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The state’s utility regulators didn’t vote Wednesday on an effort to quit a regional transmission authority.

Public Service Commission Chair Craig Greene, R-Baton Rouge, announced the five elected commissioners would put off the vote, adding that only one regulator seemed to support the idea of leaving the MidContinent Independent System Operator, called MISO and pronounced “My-So.”

MISO connects the energy grids built by local utilities in 15 states from Canada to the Gulf. Regional Transmission Organizations, called RTOs, allow multi-state movement of electricity by facilitating sale of power from its maker to the utilities that need some more.

Last month, PSC Commissioner Eric Skrmetta, R-Metairie, recommended Entergy Louisiana and Cleco Power begin the process of withdrawing from MISO. Skrmetta’s comments launched widespread efforts by environmentalists and renewable energy advocates to stop that termination.

“We’ve gotten a lot of noise around that,” said Greene, who on the October afternoon that Skrmetta initially made his comments said he didn’t support leaving MISO.

“Participation in the MISO market has delivered hundreds of millions of dollars of benefits to Louisiana utility customers over the last seven years by expanding access to more resources,” Greene said Wednesday after announcing there would be no vote. “The more resources are available, the better for customers. I don’t support walking away from an organized market that provides opportunities to attract private investment to the state. There has been no cost benefit analysis conducted indicating we would somehow be better off without MISO.”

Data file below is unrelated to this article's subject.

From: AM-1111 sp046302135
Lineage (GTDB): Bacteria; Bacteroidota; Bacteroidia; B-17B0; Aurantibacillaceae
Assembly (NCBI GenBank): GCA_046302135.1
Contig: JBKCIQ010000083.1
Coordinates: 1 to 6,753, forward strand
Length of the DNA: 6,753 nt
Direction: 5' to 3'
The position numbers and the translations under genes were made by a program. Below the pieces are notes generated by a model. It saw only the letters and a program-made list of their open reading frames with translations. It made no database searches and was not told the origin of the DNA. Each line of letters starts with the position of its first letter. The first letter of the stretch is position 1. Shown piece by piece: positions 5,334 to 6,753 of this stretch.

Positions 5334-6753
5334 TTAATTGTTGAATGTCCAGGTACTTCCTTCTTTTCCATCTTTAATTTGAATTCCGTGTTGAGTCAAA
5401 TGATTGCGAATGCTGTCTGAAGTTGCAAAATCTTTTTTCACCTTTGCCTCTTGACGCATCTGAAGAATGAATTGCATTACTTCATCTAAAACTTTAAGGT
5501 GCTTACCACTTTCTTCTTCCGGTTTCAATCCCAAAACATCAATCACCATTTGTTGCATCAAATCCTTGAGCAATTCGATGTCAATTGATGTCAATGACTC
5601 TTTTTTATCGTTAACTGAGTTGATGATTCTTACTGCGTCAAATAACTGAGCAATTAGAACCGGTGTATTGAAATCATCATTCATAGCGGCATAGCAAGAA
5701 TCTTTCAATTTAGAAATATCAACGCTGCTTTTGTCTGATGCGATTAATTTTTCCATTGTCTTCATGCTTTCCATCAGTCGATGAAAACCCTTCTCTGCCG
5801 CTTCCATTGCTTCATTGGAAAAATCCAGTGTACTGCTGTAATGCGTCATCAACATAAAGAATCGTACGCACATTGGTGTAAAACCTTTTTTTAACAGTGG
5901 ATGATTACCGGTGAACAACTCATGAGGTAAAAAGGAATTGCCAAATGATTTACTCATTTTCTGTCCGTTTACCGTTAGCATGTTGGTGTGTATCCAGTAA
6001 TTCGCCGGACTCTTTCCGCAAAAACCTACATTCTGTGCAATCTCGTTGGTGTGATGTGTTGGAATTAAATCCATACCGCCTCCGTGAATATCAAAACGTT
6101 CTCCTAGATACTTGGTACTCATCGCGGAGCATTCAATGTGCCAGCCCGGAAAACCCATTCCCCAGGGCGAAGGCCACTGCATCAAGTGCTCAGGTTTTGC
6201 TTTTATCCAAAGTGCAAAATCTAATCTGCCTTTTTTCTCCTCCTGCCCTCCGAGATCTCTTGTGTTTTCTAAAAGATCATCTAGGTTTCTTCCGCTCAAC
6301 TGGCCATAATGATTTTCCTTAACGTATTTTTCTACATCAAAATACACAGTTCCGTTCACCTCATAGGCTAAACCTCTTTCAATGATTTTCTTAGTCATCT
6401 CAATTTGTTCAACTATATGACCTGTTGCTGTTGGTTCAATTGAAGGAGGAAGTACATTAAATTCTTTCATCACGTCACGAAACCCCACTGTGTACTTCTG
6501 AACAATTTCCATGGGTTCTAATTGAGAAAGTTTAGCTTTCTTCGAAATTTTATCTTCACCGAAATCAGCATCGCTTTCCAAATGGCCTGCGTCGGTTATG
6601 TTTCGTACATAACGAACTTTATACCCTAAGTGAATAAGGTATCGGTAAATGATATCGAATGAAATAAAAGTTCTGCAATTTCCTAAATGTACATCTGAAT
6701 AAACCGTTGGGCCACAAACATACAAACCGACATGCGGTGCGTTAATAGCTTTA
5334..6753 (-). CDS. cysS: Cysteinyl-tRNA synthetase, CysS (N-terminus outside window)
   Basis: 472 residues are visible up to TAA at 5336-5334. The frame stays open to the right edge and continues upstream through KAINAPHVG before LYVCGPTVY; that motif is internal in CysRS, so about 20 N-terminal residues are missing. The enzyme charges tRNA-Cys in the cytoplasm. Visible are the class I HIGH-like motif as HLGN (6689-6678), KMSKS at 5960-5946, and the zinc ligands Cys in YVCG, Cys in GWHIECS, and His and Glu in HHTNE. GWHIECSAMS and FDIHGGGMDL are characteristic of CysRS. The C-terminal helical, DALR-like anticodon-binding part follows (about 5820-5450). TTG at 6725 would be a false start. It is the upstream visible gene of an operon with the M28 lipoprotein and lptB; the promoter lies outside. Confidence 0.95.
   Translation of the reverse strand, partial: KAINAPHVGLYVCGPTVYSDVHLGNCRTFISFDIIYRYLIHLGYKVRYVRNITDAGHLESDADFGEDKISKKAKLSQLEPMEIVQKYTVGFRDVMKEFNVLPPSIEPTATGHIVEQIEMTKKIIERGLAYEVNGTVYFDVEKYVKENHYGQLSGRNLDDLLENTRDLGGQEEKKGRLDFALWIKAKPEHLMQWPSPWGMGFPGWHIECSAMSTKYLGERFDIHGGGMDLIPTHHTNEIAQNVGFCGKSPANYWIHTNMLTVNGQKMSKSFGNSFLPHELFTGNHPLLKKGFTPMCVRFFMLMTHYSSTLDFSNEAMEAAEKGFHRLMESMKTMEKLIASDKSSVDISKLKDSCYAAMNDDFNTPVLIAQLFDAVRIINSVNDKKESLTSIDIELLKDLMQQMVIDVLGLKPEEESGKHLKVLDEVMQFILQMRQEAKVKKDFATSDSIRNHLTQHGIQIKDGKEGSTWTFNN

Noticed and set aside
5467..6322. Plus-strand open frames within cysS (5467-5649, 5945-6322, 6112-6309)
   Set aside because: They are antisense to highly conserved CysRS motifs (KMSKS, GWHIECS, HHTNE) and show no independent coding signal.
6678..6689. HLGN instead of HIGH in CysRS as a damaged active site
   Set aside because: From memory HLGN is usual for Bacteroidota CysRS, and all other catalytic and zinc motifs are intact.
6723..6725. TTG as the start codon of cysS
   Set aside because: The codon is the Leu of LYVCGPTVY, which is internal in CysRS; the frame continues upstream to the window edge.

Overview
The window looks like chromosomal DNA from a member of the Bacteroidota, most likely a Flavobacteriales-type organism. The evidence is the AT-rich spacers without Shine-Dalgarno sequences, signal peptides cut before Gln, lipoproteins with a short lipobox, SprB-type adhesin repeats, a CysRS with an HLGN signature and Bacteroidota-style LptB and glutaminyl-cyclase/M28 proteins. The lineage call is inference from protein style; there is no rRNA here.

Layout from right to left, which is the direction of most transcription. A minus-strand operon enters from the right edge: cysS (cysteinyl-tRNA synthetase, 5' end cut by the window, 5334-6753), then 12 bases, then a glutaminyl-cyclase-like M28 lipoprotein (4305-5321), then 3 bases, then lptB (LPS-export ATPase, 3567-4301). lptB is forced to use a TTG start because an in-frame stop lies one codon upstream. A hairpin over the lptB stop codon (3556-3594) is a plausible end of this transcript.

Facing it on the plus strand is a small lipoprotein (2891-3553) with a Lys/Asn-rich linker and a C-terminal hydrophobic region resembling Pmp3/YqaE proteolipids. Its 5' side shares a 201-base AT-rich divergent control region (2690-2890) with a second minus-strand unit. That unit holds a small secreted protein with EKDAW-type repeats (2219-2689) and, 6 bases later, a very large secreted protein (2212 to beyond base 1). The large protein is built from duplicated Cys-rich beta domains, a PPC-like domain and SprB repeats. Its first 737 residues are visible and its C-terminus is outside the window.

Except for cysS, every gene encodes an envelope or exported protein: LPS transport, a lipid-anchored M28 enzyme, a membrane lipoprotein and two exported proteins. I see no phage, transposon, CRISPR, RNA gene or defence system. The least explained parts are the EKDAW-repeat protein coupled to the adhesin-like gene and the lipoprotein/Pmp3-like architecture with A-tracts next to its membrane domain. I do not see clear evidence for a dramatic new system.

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Greene said Skrmetta was the only commissioner pushing to end Louisiana’s relationship with MISO.

At issue is MISO’s recommendation of 335 new projects – $3 billion worth – to upgrade aging infrastructure and address generating plants slated to be closed. The initial MISO proposal sought payment from all the utilities in the organization’s footprint, even though most of the projects are in Minnesota and other northern states.

Under the rules, customers of Louisiana utilities would have to chip in to pay for the improvements – something the PSC opposes, arguing that the improvements will have little benefit in Louisiana. MISO will be filing its response in December.

Skrmetta said the complete plan carries a cost of about $30 billion and could easily escalate.

“That’s a monumental element that would attack our rates like we’ve never seen,” Skrmetta said. “There are alternate markets available if MISO does not prove to be the economic value to the citizens of the state.”

Skrmetta said he wants PSC staff and consultants to talk to officials with other RTOs and learn about their structures.

Email Mark Ballard at mballard@theadvocate.com.